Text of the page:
««• Brother nibblers,' cries Clutchglebe, could our squake be heard outzide these walls, the Church would zoon be vreed vrom her reprwoaches. The cloth wants dust'n, my brether'n ; the surplus blache'n. But first the build'n itself ought to be swep out. Tell 'ee how I'd do 't-Brother Shovelhat was talk 'n o' the ridg’ment we used to be sojers of. Why dwooant they do in the church as they does in th' army? They makes short work of a feller there if 'a praches insubordinaaition ; much moor for plott'n wi’ th' enemy. They'd tache a man to understand th' articles o' war in a non-nate'ral sense! Let a officer play the zot or the blackyard, and they dismisses 'un double quick from the servus for conduct unbecom'n an officer and a gen'lman. Whereas here's a feller convicted o' conduct unbecom’n a Christian and a clargyman, and 'a gits—what? Why they only suspends 'un for dree months—not by the neck, mind. My brether'n, I zay that as there be coort martials, zo there ort to be a coort clerical. I 'oodn't shoot or hang offenders, 'zactly, nor yit vlog em ; though that 'ood sarve some on 'em right. And I dwooant zay as I'd goo so vur as to chant 'em out o' diocese, as rogues be drumm'd out o' ridg’ment. But I'd break 'em, my brether’n. I'd cashier ’em, that I'ood ; and render 'em incyaapable o' sarv'n thenceforrad in any cleric'l capassaty. That's my remady for the evils o' the church.' Zo spoke Clutchglebe, and the church mice all squeal'd out together, zay'n they entirely 'greed wi’ ’un. When all at once there was heer'd a yell like the scrame o' a 'normus tom-cat, make’n the old Cathedral ring again. Away scuttsd mice, Mitremouse and all, to their holes and karners. At the zame time the clock toll’d one ; a lot o' lights danced afore my eyes, and I felt a zart o' shock as simm'd to run droo me like lightn'n. And then I vound I'd got the use o' my limbs, and spache. But I was afeard to holler, and beun' lock'd in, there I was forced to bide till marnun', when one o' the clerks come and open'd the pleace, and let me out, moor dead nor alive. But there, -now you've heer'd what I larn’t from the church mice, as how this here disgreeace that have come upon the clargy o'late, have been all along o' that are Pussyism."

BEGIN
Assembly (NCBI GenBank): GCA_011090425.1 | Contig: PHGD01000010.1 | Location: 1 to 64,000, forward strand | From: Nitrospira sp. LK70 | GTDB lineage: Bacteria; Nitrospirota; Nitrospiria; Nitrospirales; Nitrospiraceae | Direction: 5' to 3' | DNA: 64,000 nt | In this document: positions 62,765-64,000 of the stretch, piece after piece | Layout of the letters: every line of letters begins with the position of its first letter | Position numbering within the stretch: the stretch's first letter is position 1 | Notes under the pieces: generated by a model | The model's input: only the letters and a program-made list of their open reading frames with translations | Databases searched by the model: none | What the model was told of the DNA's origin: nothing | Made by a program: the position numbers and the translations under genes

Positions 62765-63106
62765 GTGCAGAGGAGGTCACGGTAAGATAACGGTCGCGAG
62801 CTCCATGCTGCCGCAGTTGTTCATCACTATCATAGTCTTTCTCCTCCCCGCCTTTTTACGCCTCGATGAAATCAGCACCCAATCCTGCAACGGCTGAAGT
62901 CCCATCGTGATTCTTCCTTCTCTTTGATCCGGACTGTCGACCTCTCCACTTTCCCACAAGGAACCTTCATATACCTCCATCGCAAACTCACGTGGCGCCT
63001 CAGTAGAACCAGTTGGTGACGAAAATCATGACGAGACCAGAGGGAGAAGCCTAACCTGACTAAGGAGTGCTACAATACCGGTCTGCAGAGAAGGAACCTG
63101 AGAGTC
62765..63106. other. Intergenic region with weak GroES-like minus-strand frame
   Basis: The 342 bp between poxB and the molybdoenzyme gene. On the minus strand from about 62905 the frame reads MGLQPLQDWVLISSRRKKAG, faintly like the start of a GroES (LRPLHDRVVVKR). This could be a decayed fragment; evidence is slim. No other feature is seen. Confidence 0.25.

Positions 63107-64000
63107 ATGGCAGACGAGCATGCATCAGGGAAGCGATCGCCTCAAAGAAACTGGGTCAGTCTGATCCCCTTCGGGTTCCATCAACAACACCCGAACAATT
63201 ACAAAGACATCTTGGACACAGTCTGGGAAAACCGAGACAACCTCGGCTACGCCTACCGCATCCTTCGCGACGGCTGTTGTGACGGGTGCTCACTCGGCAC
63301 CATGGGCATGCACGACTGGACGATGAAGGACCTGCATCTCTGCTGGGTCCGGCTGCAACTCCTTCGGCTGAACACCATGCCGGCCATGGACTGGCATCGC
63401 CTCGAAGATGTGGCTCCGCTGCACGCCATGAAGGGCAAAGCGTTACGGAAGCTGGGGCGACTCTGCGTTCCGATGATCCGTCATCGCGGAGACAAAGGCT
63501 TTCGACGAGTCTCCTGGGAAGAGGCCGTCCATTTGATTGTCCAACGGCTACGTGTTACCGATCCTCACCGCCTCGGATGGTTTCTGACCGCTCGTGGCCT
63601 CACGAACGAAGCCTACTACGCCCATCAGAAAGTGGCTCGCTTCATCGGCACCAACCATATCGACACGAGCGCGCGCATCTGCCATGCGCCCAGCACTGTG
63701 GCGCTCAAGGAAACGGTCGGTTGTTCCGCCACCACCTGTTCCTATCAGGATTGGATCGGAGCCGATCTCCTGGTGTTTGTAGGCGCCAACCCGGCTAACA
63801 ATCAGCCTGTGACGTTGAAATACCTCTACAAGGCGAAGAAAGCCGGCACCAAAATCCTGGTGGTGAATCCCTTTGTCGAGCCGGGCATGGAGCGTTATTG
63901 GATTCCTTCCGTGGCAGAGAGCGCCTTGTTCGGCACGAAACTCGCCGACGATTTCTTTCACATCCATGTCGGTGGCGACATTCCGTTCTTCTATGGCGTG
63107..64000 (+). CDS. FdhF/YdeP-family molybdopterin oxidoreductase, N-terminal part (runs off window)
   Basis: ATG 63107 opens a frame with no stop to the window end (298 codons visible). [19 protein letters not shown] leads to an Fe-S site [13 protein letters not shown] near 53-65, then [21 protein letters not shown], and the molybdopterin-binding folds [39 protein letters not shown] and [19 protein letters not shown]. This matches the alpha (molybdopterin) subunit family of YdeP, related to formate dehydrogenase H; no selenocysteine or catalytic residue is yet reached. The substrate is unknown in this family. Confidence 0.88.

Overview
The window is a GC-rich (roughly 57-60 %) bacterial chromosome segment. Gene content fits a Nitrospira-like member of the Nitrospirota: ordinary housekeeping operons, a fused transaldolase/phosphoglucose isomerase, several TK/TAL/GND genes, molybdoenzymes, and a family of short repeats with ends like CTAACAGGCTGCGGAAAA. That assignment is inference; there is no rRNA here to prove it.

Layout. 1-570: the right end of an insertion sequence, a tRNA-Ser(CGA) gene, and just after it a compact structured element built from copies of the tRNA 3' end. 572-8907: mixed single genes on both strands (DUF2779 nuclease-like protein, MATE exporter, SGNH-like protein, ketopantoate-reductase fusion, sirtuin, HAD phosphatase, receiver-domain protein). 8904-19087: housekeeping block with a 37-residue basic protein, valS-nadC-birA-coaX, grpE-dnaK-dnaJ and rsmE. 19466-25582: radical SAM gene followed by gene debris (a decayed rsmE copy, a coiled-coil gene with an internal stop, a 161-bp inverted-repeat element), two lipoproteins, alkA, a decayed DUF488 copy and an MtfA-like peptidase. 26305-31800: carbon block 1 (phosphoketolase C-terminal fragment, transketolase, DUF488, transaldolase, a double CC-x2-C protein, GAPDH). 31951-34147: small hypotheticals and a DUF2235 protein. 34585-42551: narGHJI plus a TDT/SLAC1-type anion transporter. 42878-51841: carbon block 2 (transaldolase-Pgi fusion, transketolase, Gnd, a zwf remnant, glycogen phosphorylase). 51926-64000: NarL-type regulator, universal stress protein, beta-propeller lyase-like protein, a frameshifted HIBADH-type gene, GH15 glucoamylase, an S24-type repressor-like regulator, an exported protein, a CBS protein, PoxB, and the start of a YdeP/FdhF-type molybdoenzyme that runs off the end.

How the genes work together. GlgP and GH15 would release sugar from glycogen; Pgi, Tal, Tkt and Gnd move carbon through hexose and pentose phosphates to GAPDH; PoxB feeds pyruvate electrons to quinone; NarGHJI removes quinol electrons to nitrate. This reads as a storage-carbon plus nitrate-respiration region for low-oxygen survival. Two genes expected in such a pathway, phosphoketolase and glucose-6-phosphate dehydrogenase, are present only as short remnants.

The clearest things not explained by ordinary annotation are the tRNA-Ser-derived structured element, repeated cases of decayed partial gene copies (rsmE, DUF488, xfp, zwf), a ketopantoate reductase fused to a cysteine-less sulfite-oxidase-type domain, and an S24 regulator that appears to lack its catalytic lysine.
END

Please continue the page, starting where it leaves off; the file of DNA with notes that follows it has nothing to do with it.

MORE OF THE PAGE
Here there was a dead pause ; during which the auditors of Mr. Frost continued to stare at him open-mouthed, and in silence, broken only by a few ejaculations, partaking of the nature of a
At length, said Mr. Cowdry,having recovered from his bewilderment, - very slowly, “Bist thee sure, now, naaighbour, thee hastn't bin draa’n the long-bow ?”
Mr. Frost in the most solemn manner devoted himself, if guilty of a fabrication, to Jack Ketch. '
“ Then,” said young Lovelock, “the fact most likely is, that the only spirits you saw were in your own head, and had got there, along with the beer you drank, at the Black Swan. You fell asleep, man, and had something between a dream and a nightmare."
“Ees," said Goddard ; “ that 's what 'twas, mate. Thee must have ben a little the wus for drink.”
“Ah!” cried Farmer Frost, “ you med zay what you like ; but you wun't argy me out o' belave'n my own zenses.'
“Well," said Mr. Cowdry, “ anyhow, thee must be dry arter that long story. Come, poke over thy glass, mun. But zee, the chancellor 's gitt'n up from teeable ; zo now I s'pose we may ha' in the pipes.'
BY PAUL BELL.. MR. CROAKER.—“ Heaven send we be all the better for it this day twelvemonth!”—The Good Natured Man.
SIR,-You are looked up to (and it may be presumed with your own acquiescence) as a Pillar of Propriety! You have withdrawn from public life, outraged—and who can wonder ?-_by the desperate and corrupting changes which have penetrated the whole world of affairs since your
-hot youth when George the Third was King ! In your time, however ; nay, and since your retreat, too, you have done much. You have attested your championship of “the weaker sex” by administering the most lacerating chastisement to all whose pens have dared to trip aside from the paths pointed out by your immaculate nursing-grandmother-Old Toryism. You have been the truest Lucullus to the noblest Timon who ever taught our English aristocracy how to “fleet the world as they did in the old time,” by aid of the blandishments of bought Loathing, the dainties of epicurean Luxury, the obsequiousness of abject Serfdom. Your light, Sir, has not been hidden under a bushel. The Press has made much of your charity public, and recorded not a few of your dignified associations. You are now Retired Leisure, Sir : steeped in the odour of orthodoxy-driven to fall back among your recollections by way of a defence against the Anarchy pressing you so coarsely. For Time grows noisy, and Change rapid as steam. Why, Sir, you have lived to see the evil-doer brought to shame without fear or favour—the Man of Pleasure, sitting, a living Death, at the board, to which his Aspasias found beauty, and you the Attic salt!—the Political Trader replaced by the Political Free Trader—the sluggard sentenced to the Tread-mill -the slanderer compelled to sting himself to Death! After so brilliant a Past, what a degenerate Present !-It is to you, then, Sir, that, in this iron age, I would point out an instance of highmindedness and delicacy, too precious and unique for our thanks